Motivational factors related to medication adherence in Spanish-dominant Hispanics living with HIV
HIV, Hispanics/Latinos, adherence, antiretroviral therapy, health literacy, motivation
Journal of HIV/AIDS & Social Services
Spanish-dominant Hispanics in the United States face challenges to reaching optimal antiretroviral therapy adherence due to cultural-linguistic factors and motivation to adhere to medication. The authors used a mixed-methods approach using interviews guided by the Information-Motivation-Behavior Skills model to investigate motivational aspects associated with adherence in HIV-positive Spanish-dominant Hispanics. Twenty-five patients (aged 29–63 years, mean = 47.7 years) from a clinic serving the indigent/noninsured Hispanics were interviewed. Analyses revealed HIV stigma, the role of familia (family), social support, and depression were major themes within cultural contexts relevant to understanding motivational factors related to adherence. In addition, many participants reported worry about being seen taking HIV medications, that the medications will harm their health or will affect their looks, and medication side effects. The findings elucidate motivational factors and the influence of culture in adherence decision-making. For HIV-positive Spanish-dominant Hispanics, intervening to improve adherence will likely be most effective by targeting potential culturally relevant motivational barriers.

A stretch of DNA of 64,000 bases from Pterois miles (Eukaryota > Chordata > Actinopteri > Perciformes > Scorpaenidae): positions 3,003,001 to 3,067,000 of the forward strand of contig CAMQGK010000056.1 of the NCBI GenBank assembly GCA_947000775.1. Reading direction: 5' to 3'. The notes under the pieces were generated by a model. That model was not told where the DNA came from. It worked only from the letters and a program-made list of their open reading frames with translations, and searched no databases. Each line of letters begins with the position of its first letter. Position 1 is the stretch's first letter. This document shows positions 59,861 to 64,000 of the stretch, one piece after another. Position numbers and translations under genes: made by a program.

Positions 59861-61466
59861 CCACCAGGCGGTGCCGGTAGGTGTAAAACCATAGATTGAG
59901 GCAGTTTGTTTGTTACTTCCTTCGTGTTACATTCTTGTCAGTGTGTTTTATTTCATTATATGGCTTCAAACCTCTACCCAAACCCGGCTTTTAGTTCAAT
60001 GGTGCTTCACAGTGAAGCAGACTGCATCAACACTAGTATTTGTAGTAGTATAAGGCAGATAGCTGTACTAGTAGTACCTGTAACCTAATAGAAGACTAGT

Jacobs, R. J.,
Owenby, R. L.,
(2015). Motivational factors related to medication adherence in Spanish-dominant Hispanics living with HIV. Journal of HIV/AIDS & Social Services, 14, 337-358.
Available at: http://nsuworks.nova.edu/cps_facarticles/1303